You may have recently developed plantar fasciitis, or perhaps you've had it for a long time. This is the first in a series of three videos about this condition. In today's video, we'll cover plantar fasciitis symptoms, its causes and how it's diagnosed.

What Is Plantar Fasciitis?

Plantar fasciitis, also commonly called heel pain, occurs when the ligament that starts at bottom of your heel and goes to the ball of the foot becomes inflamed. That ligament is called the plantar fascia. It provides support to your foot and shock absorption for the entire body. When the fascia becomes overstretched through walking or running, the area where it attaches to the bottom of the heel becomes injured, inflamed, and it causes pain.

What Are the Symptoms of Plantar Fasciitis?

  • The bottom of your heel is the most commonplace you feel pain. You can also feel it in the arch of your foot or anywhere along the fascia.
  • The pain will often start out mild and become worse over time.
  • However, you may experience intense pain right away after a run, for example. When that happens, the problem has been building up for some time, but one intense activity may put that inflammation over the edge of your pain tolerance.
  • A hallmark of the condition is pain with your first steps out of bed first thing in the morning. That usually subsides as the day progresses, but then can worsen if you prolong your activities.
  • You can also experience more pain after sitting for prolonged periods of time and then resuming weight bearing. That's because your calf muscles tighten up during activity causing the plantar fascia to overstretch when you start moving, adding insult to injury. when you do so.
  • You may also feel stiffness and swelling around your heel, and you can have a tight Achilles tendon, but that is more common in another condition called Achilles tendonitis. It has a lot of similar causes and treatments as plantar fasciitis. If you have this condition, you feel the pain on the back of your heel and up the calf.

What Causes Plantar Fasciitis?

Many factors can increase your risk of developing plantar fasciitis.

  • Age - if you're older, you're more likely to develop it.
  • Runners - if you're a runner or an athlete and you undergo high levels of impact to your feet during your sport, you may also be at greater risk.
  • Poor Foot Mechanics - another common risk factor is poor foot mechanics. People with flat feet or excessively high arches are more likely to develop this condition. That's because every time they walk a run, this motion overpulls on their plantar fascia.
  • Tight calf muscles can also be a huge factor in developing plantar fasciitis. Tight calves limit the forward motion of the foot ankle, forcing the feet to overpronate with each step, which causes overpulling on the plantar fascia. So even if you have a normal arch, if you have a tight calf, you still can overpronate.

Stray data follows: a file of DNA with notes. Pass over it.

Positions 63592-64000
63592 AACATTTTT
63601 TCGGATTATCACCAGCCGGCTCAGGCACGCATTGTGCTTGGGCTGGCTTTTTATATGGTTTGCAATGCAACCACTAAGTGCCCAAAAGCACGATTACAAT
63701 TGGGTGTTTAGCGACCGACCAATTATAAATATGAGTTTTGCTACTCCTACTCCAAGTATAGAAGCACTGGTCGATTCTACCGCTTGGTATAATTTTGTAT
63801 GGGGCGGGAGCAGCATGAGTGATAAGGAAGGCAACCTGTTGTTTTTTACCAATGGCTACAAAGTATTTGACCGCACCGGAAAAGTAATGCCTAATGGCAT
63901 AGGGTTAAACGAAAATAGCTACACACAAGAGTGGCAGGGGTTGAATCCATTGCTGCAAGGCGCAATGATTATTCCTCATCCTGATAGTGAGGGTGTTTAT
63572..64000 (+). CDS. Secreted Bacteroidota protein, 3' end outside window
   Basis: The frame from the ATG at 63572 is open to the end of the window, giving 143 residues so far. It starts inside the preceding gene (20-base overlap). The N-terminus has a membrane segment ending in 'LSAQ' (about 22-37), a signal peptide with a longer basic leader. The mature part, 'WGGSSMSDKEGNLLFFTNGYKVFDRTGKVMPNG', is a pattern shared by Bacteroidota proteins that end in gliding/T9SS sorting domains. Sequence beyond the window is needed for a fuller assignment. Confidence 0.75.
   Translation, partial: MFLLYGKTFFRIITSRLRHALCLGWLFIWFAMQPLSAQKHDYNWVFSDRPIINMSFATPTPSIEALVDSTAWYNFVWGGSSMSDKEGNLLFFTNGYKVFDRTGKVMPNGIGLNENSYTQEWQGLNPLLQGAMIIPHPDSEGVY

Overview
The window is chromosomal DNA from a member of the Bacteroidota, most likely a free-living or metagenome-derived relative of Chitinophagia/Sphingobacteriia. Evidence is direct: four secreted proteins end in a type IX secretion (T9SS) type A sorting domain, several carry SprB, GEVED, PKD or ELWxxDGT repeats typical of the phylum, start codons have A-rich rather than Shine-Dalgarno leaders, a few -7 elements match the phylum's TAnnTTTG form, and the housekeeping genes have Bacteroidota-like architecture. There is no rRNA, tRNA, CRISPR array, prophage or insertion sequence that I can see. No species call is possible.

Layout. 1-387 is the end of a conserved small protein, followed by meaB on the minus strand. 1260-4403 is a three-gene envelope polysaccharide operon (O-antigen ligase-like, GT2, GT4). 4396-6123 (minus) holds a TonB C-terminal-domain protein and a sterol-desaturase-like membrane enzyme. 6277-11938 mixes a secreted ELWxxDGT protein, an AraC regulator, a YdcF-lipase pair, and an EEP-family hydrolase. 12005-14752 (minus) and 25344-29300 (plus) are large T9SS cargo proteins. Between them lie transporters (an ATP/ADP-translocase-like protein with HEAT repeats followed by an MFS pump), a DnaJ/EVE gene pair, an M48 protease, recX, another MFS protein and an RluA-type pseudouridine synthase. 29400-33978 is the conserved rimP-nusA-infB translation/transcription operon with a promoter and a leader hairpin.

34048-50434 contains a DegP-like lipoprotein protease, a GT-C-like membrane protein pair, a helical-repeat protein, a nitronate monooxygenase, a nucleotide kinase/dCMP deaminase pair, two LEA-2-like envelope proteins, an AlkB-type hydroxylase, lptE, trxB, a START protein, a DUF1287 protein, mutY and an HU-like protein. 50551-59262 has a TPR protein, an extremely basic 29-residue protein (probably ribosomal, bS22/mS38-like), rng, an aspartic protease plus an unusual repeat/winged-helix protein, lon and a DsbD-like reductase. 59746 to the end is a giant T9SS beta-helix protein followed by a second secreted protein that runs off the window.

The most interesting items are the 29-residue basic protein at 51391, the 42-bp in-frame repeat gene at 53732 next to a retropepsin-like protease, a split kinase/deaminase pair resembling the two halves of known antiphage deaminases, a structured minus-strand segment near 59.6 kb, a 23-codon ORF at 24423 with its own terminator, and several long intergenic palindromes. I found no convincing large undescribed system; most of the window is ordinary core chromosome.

• Putting on Weight - if you put on weight during pregnancy or for other reasons this will add pressure to the bottom of the plantar fascia causing the bottom of the foot to flatten out.
  • Poor Shoes - wearing shoes that don't provide adequate support can also be a factor in developing this condition, particularly if you have poor foot mechanics.

Diagnosing Plantar Fasciitis

So how do podiatrists determine you have plantar fasciitis or another heel pain condition?

  • Foot Exam and Observe You Walk - first, I'll examine your feet, watch you walk, and find out more about when and where you feel the most pain.
  • How Long You've Had the Pain - I'll also want to know how long you've been suffering from your condition. Some people come in right away when they feel their first twinge of discomfort. Others take months to come in after first trying over-the-counter foot supports or anti-inflammatory medication.
  • Gait Analysis - I'll also perform a computerized gait analysis to identify pressure points on your feet when you're standing and moving
  • Your Level of Activity
  • The Shoes You Wear
  • Foot Biomechanics - I'll be looking more deeply at the biomechanics of your foot.
  • X-ray - I'll take an X-ray to determine if you have another condition that often accompanies plantar fasciitis called a bone spur. An X-ray can also help me determine if there's another cause for a heel pain like a fracture or arthritis.
  • Diagnostic Ultrasound or MRI - an ultrasound can determine the exact extent of the inflammation in the bottom of your heel. Sometimes it can be difficult to determine the cause without a closer look as the soft tissue. When this happens, I'll send you for an M R I. Based on this wealth of information, I'll be able to determine the most likely cause of your condition and create a treatment plan.

Most plantar fasciitis is treated using conservative methods. It's very rare to resort to surgery to end this condition, and in most instances, we can solve this problem in just a few weeks. In the next video, you'll learn about the five essential areas that may be addressed successfully to treat plantar fasciitis. I'll be discussing these areas in depth so you have a good understanding of what you can do to treat your condition at home and what podiatrists offer to patients at our office.

Dr. Rion Berg
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A podiatrist in North Seattle treating families for over 40 years.